Growing up near a freeway stunts a child's breathing capacity for a lifetime, significantly increasing the risk of serious lung and heart diseases later in life, according to researchers who monitored thousands of Southern California children for up to eight years.
The study, led by a team of University of Southern California scientists and released Thursday, delivers a sobering answer to a long-standing question about the health effects of being raised near a busy roadway where air is chronically polluted.
These children not only are more likely to develop asthma, but their lung development can be permanently cut short, increasing their odds of having a heart attack or a life-threatening respiratory condition, starting as early as their 50s, the researchers said.
"It's a big risk factor," said James Gauderman, the author and principal investigator of the study by researchers at USC's Keck School of Medicine. "If you've got less lung capacity, and you get hit with the flu or pneumonia, you've got less reserve to fall back on."
The findings carry policy implications for pollution-control agencies and for officials who choose where to locate roads, homes and schools.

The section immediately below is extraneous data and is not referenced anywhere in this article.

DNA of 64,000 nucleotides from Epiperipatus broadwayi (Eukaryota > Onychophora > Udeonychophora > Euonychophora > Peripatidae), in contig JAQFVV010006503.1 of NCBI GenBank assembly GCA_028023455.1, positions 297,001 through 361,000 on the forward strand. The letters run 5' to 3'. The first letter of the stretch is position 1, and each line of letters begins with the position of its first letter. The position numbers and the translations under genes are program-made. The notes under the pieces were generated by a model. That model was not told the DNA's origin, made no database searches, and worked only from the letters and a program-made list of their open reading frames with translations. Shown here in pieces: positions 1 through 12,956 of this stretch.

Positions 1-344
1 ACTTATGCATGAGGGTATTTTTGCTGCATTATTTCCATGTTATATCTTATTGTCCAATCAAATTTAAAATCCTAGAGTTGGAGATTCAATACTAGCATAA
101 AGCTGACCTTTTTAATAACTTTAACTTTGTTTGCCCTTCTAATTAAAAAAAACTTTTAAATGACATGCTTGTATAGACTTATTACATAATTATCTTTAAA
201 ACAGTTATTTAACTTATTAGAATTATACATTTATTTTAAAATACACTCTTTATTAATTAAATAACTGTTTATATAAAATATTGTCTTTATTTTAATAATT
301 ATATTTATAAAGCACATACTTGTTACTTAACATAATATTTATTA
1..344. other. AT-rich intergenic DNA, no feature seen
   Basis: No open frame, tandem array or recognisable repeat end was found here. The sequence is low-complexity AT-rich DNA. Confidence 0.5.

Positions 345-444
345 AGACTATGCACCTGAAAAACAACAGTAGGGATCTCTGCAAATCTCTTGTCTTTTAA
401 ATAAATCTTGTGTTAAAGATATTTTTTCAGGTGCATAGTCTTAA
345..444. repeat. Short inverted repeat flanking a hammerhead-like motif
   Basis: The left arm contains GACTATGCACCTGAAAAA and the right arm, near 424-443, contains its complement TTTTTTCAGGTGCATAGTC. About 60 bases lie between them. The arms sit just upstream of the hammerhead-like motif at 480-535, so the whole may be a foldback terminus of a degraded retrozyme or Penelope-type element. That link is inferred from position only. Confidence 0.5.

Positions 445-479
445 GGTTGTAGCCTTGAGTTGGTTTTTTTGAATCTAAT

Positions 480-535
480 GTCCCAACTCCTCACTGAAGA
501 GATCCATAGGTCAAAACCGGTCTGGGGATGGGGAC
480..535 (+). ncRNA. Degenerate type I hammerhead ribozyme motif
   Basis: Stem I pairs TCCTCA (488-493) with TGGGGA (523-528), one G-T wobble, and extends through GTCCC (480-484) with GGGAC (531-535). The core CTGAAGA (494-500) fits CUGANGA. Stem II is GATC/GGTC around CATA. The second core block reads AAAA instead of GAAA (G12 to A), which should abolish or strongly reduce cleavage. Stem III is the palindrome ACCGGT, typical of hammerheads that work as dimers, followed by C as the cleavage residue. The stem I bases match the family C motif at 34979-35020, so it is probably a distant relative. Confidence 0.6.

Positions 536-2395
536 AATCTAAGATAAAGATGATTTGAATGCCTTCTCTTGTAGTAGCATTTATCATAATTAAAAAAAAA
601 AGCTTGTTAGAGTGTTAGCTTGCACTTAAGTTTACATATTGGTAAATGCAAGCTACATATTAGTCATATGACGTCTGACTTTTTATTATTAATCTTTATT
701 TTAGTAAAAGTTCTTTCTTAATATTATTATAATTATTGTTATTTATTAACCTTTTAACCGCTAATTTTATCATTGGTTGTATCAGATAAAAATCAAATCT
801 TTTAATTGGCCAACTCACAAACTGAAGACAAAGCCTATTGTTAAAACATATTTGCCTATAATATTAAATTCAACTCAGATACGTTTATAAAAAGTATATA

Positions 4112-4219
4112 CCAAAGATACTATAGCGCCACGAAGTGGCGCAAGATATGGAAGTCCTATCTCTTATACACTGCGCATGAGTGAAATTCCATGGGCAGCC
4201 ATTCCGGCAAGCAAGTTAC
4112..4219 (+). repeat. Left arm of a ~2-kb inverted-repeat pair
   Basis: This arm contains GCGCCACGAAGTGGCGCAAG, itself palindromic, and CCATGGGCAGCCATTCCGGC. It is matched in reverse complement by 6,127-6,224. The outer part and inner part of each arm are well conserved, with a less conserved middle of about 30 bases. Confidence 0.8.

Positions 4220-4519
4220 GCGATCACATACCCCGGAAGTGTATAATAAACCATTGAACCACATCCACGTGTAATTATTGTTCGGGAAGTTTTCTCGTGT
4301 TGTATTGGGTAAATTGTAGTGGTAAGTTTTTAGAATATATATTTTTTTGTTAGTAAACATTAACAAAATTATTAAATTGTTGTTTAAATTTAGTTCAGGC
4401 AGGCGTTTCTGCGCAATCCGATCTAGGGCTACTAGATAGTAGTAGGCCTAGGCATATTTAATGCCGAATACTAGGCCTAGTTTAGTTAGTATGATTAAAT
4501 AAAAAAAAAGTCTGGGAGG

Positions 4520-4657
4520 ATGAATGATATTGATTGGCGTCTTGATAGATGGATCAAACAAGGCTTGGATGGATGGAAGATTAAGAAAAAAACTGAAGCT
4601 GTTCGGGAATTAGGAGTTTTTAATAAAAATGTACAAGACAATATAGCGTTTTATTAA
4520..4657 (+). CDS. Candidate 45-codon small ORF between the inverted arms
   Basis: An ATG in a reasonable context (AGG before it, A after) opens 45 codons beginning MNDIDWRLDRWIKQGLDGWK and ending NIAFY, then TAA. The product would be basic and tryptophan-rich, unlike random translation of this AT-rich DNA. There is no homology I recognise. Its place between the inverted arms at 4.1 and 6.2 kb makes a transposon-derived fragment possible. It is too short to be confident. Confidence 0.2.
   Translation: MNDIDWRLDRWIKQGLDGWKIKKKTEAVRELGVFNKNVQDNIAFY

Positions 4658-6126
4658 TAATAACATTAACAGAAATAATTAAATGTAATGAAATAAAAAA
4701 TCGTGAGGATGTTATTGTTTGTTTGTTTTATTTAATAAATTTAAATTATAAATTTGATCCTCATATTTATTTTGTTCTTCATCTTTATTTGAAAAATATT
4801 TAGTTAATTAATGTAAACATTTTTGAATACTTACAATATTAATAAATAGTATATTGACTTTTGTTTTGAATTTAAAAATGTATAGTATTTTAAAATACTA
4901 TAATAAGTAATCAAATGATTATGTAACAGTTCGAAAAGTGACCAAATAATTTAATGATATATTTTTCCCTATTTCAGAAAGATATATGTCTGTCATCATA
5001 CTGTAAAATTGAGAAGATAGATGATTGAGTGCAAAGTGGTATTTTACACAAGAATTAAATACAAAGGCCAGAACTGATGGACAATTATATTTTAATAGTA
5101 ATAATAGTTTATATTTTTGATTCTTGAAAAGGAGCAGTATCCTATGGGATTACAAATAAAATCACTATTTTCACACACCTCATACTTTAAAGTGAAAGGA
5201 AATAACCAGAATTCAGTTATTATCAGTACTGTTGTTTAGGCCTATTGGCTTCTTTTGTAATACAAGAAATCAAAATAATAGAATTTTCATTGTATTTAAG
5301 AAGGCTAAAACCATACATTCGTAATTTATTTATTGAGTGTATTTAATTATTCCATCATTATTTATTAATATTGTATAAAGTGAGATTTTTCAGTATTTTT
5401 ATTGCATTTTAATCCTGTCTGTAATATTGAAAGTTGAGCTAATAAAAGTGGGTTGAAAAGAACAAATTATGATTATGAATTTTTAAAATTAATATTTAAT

The USC study draws data from a long-term, state-funded investigation that has been tracking thousands of children since 1993.
While earlier findings from the children's project were more applicable to urban Southern California, results of the new study should resonate nationwide, Gauderman said.
Even in towns with overall good air quality, he said, "if children are living near a busy road, then our results suggest that they are at increased risk for these kinds of health effects."
The researcher accounted for factors that could skew results such as socioeconomic status, smoking, and breathing disorders such as asthma.
They found that the overall lung capacity of children living within a mile from a freeway was 3 percent below normal.